Let’s Really Question Ms. Schapiro….
Posted by Larry Doyle on January 16, 2009 2:54 PM |
In light of the disaster that is Wall Street, I do not know if I am simply dumbfounded or merely dismayed by the softball questioning of prospective SEC chairwoman Mary Schapiro yesterday.
With the dissolution of the investment banking model, the massive injections of government capital, and potential indictments of major Wall Street icons in the offing, I looked forward to some very juicy testimony. The results were beyond disappointing. The public deserves so much better.
Mary Schapiro may end up being the best SEC commissioner ever, but let’s make her earn a few stripes before anointing her. It’s not as if there isn’t enough material. Let me provide a little background before I propose my line of questioning for Ms. Schapiro.
FINRA, the Financial Industry Regulatory Authority, was formed as a result of the merger between the regulatory arms of the NYSE and NASD. While there is another securities industry watchdog, SIFMA (Securities Industry and Financial Markets Association), that body is more a trade association or good cop.
FINRA is supposed to be the real watchdog or the bad cop.
Before I dig into any organization, I always look for its mission and means of funding. FINRA has the following mission:
1. industry regulation
2. industry dispute resolution
3. industry investor education foundation
As the largest non-governmental regulator of securities firms, FINRA regulates activities of the United States’ securities industry for all registered dealers on all exchanges and over-the-counter markets.
It is a tax-exempt membership corporation. Up to this point everything seems copacetic.
As I looked into FINRA’s Annual Report published for year end 2007, I was blown away. FINRA has assets of close to $3 billion, liabilities of $850 million, and shareholder equity of $2.1 billion dollars.
How many instructional and educational videos can you make with that kind of money?
The WSJ did yeoman work yesterday in highlighting that under Ms. Schapiro, the number of cases and collection of fines by FINRA has diminished by 30% and 36% respectively. The WSJ did not expose any info, though, from FINRA’s financials. The $2.1 billion in equity in this tax exempt entity that paid Ms. Schapiro $3 million dollars is invested in a variety of sectors, including common equities, fixed income, private equity, hedge funds, and fund of funds!!! Additionally, as of the end of 2006, FINRA acknowledged that the assumed portfolio held a cool $647 million dollars in Auction Rate Securities!!!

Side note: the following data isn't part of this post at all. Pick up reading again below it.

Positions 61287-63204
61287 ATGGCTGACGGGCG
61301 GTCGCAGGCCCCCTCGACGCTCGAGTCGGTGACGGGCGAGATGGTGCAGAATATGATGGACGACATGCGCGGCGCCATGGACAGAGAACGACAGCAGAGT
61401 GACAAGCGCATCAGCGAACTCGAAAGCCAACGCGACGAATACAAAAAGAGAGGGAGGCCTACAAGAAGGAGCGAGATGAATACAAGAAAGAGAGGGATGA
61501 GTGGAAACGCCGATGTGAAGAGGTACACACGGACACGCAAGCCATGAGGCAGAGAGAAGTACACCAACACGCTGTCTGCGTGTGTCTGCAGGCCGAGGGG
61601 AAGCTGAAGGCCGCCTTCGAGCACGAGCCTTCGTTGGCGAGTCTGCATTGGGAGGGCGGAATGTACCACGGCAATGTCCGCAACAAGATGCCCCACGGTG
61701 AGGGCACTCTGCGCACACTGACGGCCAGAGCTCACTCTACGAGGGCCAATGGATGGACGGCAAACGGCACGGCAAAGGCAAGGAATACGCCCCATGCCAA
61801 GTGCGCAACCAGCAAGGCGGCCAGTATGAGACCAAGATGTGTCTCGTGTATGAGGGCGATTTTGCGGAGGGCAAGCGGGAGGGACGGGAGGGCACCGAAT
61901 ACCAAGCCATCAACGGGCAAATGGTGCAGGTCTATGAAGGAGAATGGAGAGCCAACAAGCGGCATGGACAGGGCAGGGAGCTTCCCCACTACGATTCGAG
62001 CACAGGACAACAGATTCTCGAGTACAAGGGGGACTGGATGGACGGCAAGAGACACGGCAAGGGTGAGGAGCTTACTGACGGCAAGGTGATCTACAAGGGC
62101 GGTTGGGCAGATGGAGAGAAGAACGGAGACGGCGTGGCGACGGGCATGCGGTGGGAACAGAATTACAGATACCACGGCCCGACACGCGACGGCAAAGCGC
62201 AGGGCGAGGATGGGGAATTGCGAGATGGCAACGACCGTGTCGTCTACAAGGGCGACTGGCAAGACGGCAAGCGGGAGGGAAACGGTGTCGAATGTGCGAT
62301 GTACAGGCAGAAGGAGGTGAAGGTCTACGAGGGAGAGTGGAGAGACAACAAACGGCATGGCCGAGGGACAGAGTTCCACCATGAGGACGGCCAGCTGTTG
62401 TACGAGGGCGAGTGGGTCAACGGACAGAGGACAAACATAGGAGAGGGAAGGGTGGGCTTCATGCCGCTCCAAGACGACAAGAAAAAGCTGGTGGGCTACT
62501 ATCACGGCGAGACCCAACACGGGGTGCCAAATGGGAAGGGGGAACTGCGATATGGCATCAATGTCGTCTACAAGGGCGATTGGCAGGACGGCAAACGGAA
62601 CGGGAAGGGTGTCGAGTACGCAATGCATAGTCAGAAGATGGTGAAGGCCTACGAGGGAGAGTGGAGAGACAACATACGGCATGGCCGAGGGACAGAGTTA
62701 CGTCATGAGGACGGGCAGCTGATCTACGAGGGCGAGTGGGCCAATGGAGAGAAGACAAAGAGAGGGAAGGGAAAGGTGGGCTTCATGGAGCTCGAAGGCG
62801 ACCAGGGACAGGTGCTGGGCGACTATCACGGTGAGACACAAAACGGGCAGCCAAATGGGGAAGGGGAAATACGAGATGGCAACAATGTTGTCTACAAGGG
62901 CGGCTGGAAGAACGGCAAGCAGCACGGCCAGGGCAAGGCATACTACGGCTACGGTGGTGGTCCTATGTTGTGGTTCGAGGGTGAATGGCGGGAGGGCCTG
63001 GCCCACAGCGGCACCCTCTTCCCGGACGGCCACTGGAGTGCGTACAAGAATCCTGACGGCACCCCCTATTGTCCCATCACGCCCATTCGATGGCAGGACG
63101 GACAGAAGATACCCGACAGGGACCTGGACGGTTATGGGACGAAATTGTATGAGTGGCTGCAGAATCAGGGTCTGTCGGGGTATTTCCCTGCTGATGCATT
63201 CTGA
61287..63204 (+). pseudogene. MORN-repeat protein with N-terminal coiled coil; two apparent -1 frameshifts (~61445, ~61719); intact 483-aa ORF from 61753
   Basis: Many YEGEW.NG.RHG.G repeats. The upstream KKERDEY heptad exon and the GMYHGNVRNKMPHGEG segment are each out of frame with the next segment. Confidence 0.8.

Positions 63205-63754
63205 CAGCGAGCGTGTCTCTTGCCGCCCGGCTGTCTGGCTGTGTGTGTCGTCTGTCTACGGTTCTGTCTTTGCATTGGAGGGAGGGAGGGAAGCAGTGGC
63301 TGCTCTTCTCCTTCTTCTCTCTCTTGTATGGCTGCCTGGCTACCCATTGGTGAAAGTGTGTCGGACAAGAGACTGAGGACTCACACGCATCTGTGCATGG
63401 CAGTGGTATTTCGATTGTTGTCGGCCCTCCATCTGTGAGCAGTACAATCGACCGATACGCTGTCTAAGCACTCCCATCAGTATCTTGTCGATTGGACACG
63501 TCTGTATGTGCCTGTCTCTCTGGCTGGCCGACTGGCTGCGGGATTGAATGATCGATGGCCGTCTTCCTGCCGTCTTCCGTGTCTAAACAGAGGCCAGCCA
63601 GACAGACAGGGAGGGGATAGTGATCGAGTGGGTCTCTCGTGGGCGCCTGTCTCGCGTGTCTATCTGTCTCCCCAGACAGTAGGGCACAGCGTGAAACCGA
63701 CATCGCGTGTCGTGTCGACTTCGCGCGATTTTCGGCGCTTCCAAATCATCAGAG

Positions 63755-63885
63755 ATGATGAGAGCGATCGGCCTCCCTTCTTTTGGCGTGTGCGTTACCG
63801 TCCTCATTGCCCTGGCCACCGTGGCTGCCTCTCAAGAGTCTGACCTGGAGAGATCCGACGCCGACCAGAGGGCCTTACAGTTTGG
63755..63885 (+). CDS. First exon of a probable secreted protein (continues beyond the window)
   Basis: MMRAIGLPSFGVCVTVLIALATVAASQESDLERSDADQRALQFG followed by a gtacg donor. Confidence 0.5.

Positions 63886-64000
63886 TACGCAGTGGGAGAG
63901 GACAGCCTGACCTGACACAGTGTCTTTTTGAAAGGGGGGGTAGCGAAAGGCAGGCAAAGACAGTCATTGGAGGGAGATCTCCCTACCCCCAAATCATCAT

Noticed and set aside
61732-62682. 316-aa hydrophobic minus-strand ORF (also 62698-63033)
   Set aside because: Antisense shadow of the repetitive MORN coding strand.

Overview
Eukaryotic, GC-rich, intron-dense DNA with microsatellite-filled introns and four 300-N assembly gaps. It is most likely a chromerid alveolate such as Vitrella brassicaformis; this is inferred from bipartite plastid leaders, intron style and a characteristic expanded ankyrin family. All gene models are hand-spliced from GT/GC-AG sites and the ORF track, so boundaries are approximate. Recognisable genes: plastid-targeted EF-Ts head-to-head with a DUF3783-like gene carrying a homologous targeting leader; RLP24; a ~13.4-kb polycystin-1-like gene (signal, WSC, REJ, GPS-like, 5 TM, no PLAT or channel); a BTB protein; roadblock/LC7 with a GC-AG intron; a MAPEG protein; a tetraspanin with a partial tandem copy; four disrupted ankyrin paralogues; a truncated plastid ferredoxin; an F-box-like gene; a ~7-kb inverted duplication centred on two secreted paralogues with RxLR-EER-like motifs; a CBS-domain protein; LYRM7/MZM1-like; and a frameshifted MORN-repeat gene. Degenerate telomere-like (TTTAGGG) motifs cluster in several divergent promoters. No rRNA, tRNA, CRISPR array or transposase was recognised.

For those not familiar with Auction Rate Securities, this sector of the market totally imploded last Spring leaving institutional and individual investors holding the bag. While many institutional investors were made somewhat whole via settlements from the larger broker-dealers, many individual investors remain holding the bag as smaller broker-dealers, who did not necessarily underwrite these securities but did distribute them, have not been forced to make clients whole. WOW!!!
Are you kidding me!!?? The main regulator of the financial industry happens to be an investor in securities which virtually every Attorney General in the country is going after every Wall Street institution for improper marketing and distribution!! Are we looking at gross negligence, ignorance, incompetence or all of the above?? The question that MUST be answered is what has FINRA done with these Auction Rate Securities. Do they still own them? Did they liquidate them? If so, when and at what price? How was the sale negotiated? So many questions.
Over and above that, given that Ms. Schapiro is the chief executive of FINRA, don’t you think it would have been appropriate for her to address which hedge funds, fund of funds, and private equity shops were in FINRA’s portfolio? FINRA’s Annual Report categorically states its’ investment committee addresses any potential conflicts of interest. The public deserved to have this topic openly addressed during Ms. Schapiro’s hearing. WHY? For the simple reason that FINRA is feeding from the very same trough it is supposed to be regulating.
I am not impugning Ms. Schapiro’s integrity or reputation. However, the public deserves to know the full extent of the relationship between the inmates and the warden, especially if they were growing some vegetables in the same garden.
Why wasn’t this line of questioning aggressively postured, especially in light of the massive capital injections?
To be perfectly frank, seeing Senator Dodd questioning Ms. Schapiro leaves me scratching my head. Where is the real leadership, who will ask the hard questions and demand answers?